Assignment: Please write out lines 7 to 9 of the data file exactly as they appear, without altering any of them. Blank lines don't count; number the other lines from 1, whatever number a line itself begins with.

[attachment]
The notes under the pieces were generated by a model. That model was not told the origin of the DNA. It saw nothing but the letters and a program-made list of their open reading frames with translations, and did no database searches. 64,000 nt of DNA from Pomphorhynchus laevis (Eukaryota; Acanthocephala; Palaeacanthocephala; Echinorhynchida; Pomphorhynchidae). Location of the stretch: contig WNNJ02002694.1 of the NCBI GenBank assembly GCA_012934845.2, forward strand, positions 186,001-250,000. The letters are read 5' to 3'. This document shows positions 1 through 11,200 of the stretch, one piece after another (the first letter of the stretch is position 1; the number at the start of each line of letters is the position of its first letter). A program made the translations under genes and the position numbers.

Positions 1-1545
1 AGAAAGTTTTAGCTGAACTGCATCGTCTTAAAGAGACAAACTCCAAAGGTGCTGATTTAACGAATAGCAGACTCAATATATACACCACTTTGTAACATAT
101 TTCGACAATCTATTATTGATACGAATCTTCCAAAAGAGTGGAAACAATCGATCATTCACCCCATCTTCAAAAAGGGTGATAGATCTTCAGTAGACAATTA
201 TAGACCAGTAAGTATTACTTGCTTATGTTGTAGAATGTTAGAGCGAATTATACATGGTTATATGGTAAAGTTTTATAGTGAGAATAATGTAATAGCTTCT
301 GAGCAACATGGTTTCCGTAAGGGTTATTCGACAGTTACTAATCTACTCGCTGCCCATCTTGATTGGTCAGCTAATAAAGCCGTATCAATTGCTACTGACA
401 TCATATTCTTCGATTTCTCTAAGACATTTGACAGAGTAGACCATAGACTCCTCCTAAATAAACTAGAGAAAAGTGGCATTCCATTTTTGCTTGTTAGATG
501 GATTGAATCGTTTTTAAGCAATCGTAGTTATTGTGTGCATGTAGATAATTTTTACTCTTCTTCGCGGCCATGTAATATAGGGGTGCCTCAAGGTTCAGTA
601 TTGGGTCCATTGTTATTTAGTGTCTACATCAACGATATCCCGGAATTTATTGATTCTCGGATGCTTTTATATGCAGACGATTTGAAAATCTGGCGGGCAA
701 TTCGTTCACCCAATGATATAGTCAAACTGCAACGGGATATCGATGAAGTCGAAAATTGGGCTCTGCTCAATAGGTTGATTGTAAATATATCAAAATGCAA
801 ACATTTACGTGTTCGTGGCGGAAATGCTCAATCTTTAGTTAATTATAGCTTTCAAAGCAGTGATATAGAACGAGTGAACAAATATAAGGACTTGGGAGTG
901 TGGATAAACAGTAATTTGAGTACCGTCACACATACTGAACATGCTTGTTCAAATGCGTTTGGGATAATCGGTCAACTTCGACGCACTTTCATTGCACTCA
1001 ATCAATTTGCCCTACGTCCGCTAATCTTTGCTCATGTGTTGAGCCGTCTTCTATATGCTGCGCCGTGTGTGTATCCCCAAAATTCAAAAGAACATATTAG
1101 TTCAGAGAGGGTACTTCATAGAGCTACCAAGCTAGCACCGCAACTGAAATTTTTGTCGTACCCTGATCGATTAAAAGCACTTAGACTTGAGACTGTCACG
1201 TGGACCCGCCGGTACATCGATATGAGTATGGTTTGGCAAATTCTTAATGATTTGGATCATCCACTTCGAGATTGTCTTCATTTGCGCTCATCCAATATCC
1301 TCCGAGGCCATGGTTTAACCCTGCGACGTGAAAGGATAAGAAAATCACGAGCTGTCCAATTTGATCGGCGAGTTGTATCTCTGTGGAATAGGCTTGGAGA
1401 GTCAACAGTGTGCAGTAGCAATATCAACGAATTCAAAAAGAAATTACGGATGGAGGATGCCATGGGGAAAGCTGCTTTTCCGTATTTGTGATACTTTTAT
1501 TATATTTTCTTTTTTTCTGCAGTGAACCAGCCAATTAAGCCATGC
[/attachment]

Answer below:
401 TCATATTCTTCGATTTCTCTAAGACATTTGACAGAGTAGACCATAGACTCCTCCTAAATAAACTAGAGAAAAGTGGCATTCCATTTTTGCTTGTTAGATG
501 GATTGAATCGTTTTTAAGCAATCGTAGTTATTGTGTGCATGTAGATAATTTTTACTCTTCTTCGCGGCCATGTAATATAGGGGTGCCTCAAGGTTCAGTA
601 TTGGGTCCATTGTTATTTAGTGTCTACATCAACGATATCCCGGAATTTATTGATTCTCGGATGCTTTTATATGCAGACGATTTGAAAATCTGGCGGGCAA